The supervolcano Yellowstone and its surrounding areas have recently been besieged by a set of earthquakes with magnitudes ranging in intensity from less than zero to 4.4, sparking concerns that a volcanic eruption is imminent. According to a report at NewsWeek.com, scientists at the University of Iowa Seismograph Stations said, “The epicenter of the shock was located in Yellowstone National Park, eight miles north-northeast of the town of West Yellowstone, Montana.”
The University of Utah is associated with the Yellowstone Volcano Observatory (YVO), which observes volcanic and earthquake activity in Yellowstone National Park, the site of one of the world’s most awe-inducing yet fear-inspiring supervolcanoes, the Yellowstone Mountain.
The series of earthquakes started on Monday, June 12 and as of the following week on Monday, June 19, totaled 464 events with the largest magnitude recorded at 4.4, which occurred on Wednesday, June 15. Other activities included:
- One earthquake in the magnitude 4 range,
- Five earthquakes in the magnitude 3 range,
- Fifty-seven earthquakes in the magnitude 2 range,
- Two hundred and eight earthquakes in the magnitude 1 range,
- One hundred and seven earthquakes in the magnitude 0 range, and
- Six earthquakes in the magnitude less than 0 range.
This number is the highest that Yellowstone National Park has experienced in a single week during the last five years.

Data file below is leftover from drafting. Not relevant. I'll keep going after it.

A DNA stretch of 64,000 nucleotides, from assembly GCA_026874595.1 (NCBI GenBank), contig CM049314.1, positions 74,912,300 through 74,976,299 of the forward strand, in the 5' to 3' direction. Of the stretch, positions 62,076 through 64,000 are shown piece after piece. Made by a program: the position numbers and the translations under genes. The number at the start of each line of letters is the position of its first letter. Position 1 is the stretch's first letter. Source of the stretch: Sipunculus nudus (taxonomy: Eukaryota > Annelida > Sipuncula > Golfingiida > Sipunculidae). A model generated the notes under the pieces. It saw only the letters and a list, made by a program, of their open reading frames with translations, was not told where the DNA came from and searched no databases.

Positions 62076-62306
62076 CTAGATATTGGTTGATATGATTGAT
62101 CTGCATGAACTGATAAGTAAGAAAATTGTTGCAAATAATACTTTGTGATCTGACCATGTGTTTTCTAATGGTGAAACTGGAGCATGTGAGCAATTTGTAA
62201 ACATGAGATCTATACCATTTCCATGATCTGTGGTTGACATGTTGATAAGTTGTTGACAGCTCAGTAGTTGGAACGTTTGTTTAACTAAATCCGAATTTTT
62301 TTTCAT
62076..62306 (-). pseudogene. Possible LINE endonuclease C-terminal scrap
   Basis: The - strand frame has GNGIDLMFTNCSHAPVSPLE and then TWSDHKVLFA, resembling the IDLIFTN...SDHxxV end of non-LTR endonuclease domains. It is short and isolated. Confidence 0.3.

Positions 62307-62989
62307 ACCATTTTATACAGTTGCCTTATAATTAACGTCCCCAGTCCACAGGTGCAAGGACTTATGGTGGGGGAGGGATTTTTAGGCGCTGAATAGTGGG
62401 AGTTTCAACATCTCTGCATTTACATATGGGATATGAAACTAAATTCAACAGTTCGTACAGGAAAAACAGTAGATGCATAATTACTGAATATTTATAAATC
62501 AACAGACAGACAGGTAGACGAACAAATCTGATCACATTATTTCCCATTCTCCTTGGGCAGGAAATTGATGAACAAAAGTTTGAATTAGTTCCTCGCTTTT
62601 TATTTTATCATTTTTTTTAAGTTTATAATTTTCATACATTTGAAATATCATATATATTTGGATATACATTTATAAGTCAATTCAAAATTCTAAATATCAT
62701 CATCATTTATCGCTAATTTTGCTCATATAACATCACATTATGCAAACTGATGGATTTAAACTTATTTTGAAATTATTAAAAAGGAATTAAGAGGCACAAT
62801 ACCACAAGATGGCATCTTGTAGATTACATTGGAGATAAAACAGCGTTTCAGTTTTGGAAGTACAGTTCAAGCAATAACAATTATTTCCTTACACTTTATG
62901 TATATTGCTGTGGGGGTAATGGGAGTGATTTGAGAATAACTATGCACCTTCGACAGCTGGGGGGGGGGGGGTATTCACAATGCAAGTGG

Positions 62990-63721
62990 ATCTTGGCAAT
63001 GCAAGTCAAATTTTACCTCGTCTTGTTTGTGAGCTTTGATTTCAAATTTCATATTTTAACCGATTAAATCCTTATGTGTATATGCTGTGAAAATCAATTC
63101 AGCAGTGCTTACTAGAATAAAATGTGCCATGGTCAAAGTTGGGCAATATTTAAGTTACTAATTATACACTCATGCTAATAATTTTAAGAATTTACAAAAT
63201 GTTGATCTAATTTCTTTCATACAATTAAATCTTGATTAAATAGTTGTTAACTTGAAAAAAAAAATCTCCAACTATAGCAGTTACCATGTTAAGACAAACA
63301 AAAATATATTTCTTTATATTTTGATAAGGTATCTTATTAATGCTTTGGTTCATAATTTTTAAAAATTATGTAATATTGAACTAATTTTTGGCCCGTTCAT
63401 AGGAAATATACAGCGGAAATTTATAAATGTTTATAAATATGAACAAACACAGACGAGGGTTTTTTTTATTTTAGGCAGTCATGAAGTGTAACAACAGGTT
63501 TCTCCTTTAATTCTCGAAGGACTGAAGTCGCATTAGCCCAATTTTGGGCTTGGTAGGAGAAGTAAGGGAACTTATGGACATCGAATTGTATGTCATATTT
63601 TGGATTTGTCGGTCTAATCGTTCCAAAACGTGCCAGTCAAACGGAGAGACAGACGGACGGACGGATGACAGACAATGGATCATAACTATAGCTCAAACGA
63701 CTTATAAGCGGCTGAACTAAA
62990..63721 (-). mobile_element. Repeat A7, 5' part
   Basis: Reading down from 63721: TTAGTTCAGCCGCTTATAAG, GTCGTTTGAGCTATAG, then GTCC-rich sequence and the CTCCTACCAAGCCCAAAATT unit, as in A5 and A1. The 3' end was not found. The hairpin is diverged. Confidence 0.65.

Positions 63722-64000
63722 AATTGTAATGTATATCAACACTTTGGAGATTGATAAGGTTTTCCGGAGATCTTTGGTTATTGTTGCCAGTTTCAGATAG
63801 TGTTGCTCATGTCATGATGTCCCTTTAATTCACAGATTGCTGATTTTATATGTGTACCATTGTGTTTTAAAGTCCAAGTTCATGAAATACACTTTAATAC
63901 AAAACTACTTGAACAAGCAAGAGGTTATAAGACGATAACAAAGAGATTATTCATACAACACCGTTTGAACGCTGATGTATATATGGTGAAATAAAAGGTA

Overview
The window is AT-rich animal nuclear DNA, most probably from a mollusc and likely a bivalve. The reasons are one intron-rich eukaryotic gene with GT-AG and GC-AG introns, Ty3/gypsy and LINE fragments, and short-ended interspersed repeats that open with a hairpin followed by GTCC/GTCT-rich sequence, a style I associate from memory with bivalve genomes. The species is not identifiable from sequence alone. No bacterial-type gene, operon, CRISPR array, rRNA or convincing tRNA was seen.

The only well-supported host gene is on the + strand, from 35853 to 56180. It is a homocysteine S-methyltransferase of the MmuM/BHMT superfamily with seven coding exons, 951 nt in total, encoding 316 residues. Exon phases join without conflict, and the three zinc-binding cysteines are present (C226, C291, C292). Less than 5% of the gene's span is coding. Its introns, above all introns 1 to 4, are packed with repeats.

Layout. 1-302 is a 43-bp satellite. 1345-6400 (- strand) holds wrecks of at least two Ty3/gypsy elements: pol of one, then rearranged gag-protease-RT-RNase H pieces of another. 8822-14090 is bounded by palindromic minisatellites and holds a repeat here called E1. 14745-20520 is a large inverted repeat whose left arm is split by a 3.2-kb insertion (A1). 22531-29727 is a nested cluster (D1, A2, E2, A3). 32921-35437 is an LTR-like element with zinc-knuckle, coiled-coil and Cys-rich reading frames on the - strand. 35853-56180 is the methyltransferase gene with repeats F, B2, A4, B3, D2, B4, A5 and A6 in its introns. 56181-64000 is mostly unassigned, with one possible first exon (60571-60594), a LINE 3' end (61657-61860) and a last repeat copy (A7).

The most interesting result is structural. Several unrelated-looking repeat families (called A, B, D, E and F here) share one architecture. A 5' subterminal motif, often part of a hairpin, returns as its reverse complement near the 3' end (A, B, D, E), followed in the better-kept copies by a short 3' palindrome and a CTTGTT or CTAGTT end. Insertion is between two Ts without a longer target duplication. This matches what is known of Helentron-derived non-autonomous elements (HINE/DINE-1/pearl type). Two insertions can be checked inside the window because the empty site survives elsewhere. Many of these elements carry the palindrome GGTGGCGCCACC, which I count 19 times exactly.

A source from the United States Geological Survey (USGS) and YVO told Newsweek that current volcanic activity seems to be “slowly winding down”, also, that “no other geological activity has been detected.” Around 115 people reported that they felt the 4.4-magnitude earthquake near West Yellowstone on June 15, the agency said.
Some areas near West Yellowstone continue to feel tremors from the biggest earthquakes last week. According to Mike Stickney, head of earthquake studies at Montana Tech in Butte, Silver Bow County, “Since the magnitude 4.5 earthquake last Thursday afternoon, there have been hundreds and hundreds of small earthquakes, a handful of magnitude threes, but just an extreme number of small earthquakes.”
Stickney said that these occurrences are fairly normal for Yellowstone Park and its nearby areas, noting, “There are active periods and quieter periods. We appear to be coming out of one of the quieter periods and we’ll see what the future holds.”
Montana can be found within the Intermountain Seismic Belt, a region along the Rocky Mountains where active volcanoes are located. In 1959, a massive earthquake hit the area, killing 28 people and causing $89 million in damage.
Scientists calculate that the possibility of a large volcanic eruption happening at Yellowstone in 2018 has a probability of one in 730,000. Experts said an eruption of the Yellowstone supervolcano would be a thousand times as massive as the 1980 Mount St. Helens eruption; however, they reiterated that the chances of this happening is “low”.
Still, in case you are wondering about the possible scenarios if such an occurrence does take place, here are some of the things that you will not look forward to. A 2014 report published by USGS showed that if the supervolcano at Yellowstone did erupt, most of the country — specifically around 17 states — would be enveloped in a blanket of ash, with some areas covered up to a meter deep. Even parts of southern Canada and northern Mexico might be affected.
South African news website Pragg reported in a 2014 article that U.S. government officials have already talked with officials from Brazil, Australia, and Argentina about possible location sites in case Yellowstone Mountain explodes. Follow more news on natural disasters at Disaster.news.